Valentine’s gift guide

On February 1, 2015 by theseventhsphinx

There is certainly a cheesy, overcommercialized aspect to Valentine’s Day but it’s true too that there is a lot of cute stuff to be had, and I don’t mind a certain degree of sentimentality. I can genuinely like it, even.

Here are a few pieces I would love to be given, and I’m sure I’m not the only one:

1. a luxurious red lipstick

Lipstick Queen Silver Screen Lipstick in Have Paris, maybe, or Le Metier de Beaute Maraschino

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2. pearls

Because, pearls. But also how charming are these akoya heart drops?

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3. a cookbook

I’m really into Mediterranean fusion cookbooks at the moment. Enjoying _Plenty More_ and definitely want to have a look at _Ottolenghi_.

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4. fancy lip balm

Always good to pave the way for kisses, no? This natural, nutrient-packed offering from Tata Harper caught my eye recently.  Be True lip treatment. There’s a tinted version as well.

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5. liquor, in conjunction, glassware

I don’t know about you, but I love being given alcohol. Champagne, especially. Say it with champagne! Better still, say it with champagne glasses. Really, really tall ones…

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6. the scent of roses

I always enjoy Tea Rose, a simple, bright citrusy rose fragrance from The Perfumer’s Workshop. It’s so inexpensive, too. I find it layers beautifully with any number of other fragrances, and especially like to use it to brighten or soften various masculine favorites of mine. Alternatively a lot of L’Occitane’s rose scented products are lovely, also their peony products, peony being much like rose in character but a bit softer and, in a pleasant way, harder to identify. I like the hand creams.

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7. gourmet ingredients

Gourmet herbs, spices, salts, things that come in beautifully packaged jars…I can’t get enough of that stuff. Surprise me.

8. a locket

I’ve been susceptible to the Victorian charm of lockets for as long as I can remember. I’m always looking for interesting vintage ones (I haven’t found one yet, in all this searching, but it’s one of those searches that’s been going on for years, off and on), and like a lot of different styles, from miniature hearts to oversized ovals. This chubby Tiffany’s gold heart has that classic (plain), clean (really plain) look I like. Lockets can be cheesy but, you know, it doesn’t have to be like that.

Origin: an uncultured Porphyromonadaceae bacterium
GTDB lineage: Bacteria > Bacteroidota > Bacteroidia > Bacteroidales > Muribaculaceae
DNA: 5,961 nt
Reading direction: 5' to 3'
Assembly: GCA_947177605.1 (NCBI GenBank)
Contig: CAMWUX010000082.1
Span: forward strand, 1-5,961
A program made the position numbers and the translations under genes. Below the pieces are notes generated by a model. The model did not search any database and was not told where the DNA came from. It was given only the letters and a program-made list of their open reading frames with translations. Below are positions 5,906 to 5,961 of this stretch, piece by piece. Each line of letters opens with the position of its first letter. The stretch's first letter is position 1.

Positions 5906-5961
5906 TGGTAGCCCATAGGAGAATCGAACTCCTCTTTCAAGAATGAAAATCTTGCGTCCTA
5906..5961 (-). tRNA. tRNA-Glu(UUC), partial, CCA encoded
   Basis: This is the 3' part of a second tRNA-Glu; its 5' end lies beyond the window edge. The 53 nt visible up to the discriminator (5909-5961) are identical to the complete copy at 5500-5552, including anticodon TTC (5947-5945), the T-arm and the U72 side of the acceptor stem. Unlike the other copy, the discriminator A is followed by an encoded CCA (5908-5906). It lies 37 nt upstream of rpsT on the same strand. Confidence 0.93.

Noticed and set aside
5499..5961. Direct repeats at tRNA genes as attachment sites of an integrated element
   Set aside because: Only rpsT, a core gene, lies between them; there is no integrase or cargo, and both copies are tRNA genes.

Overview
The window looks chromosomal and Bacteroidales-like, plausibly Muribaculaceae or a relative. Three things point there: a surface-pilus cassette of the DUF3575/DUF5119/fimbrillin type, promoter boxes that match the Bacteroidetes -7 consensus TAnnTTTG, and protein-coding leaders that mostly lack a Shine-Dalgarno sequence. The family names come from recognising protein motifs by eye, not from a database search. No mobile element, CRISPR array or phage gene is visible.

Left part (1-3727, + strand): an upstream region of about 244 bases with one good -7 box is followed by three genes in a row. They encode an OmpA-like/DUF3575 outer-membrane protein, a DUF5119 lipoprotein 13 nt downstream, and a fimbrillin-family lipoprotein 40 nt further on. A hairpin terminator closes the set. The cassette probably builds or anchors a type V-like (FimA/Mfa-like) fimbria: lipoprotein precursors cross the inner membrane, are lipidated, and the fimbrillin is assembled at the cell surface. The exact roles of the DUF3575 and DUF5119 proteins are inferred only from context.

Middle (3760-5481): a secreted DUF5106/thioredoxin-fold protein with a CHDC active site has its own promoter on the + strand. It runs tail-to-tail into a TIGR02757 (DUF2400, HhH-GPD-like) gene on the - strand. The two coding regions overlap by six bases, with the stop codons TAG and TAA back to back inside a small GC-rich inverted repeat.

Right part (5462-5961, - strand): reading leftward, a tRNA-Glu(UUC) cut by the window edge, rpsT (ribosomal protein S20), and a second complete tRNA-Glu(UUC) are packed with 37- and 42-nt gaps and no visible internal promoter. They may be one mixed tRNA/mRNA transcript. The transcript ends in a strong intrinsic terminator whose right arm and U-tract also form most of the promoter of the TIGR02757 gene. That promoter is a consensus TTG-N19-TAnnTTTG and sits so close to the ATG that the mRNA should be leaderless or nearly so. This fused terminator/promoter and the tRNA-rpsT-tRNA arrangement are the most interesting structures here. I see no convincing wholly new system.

27679161_927308_EDIt’s unoriginal, I suppose, to give someone a necklace with a heart on it…but honestly I think necklaces with hearts on them are appealing. A dainty chain, a dainty heart*…maybe solid, maybe studded with some stone** or another. I can’t go for those swoopy, stylized hearts but a plain, shapely heart, sure.

*something like this tiny platinum heart, for instance

44870_main**case in point, the diamond heart necklace Lena Dunham wore in her recent Elle cover, speaking of Tiffany’s. I find that piece so beautifully sized and the shape of the heart appealing as well, curvy and proportional – there are many unfortunate heart attempts out there, as far as I’m concerned. Making a mental note to try to get my breasts to do this thing Lena’s are doing here. Imagine with a pearl pendant? Nothing not to like there.

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What do you think? See anything you like?

vendor images, images link to vendor pages

 

in praise of bar soap

On May 4, 2014 by theseventhsphinx

I like the sense of artistry behind fine bar soaps and enjoy the tactile process of using all but the most poorly formulated exemplars. I’ve mentioned this before in the context of the soap dish, and perhaps it is not a coincidence that I prefer the kind of soap that requires its own accessories. Mentioned again in the discovery of Saipua’s excellent packaging and figured I’d share a few more favorites. There is no common ingredient here that determines my preference, I like all sorts; glycerin, vegetable, triple-milled, whatever smells and feels good.

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I like picking them up and putting them down, sudsing them up, feeling them slip between my hands. The washing of hands with bar soap is one of those small rituals during the day that requires a slower pace and a certain attention, and something about it always brings me back to consciousness or awareness.

The chemistry of soap is also interesting, and a mastery of that chemistry is something I can appreciate.

L’Occitane Magnolia & Mûre Soap – L’Occitane’s soaps are solid across the board, I’ve found. Those from the Grasse collection are distinctly perfumed in a way that lingers nicely on the skin, and produce a satisfying lather. ‘Mûre’ means musk, which combines beautifully with heady florals like magnolia. I think this is my favorite scent from the collection but they are all pleasant. 

Swedish Dream Sea Salt Soap  – a barely-there-yet-still-somehow-extremely-appealing scent with salt crystals, randomly available through Anthropologie. Their seaweed soap smells incredible, too.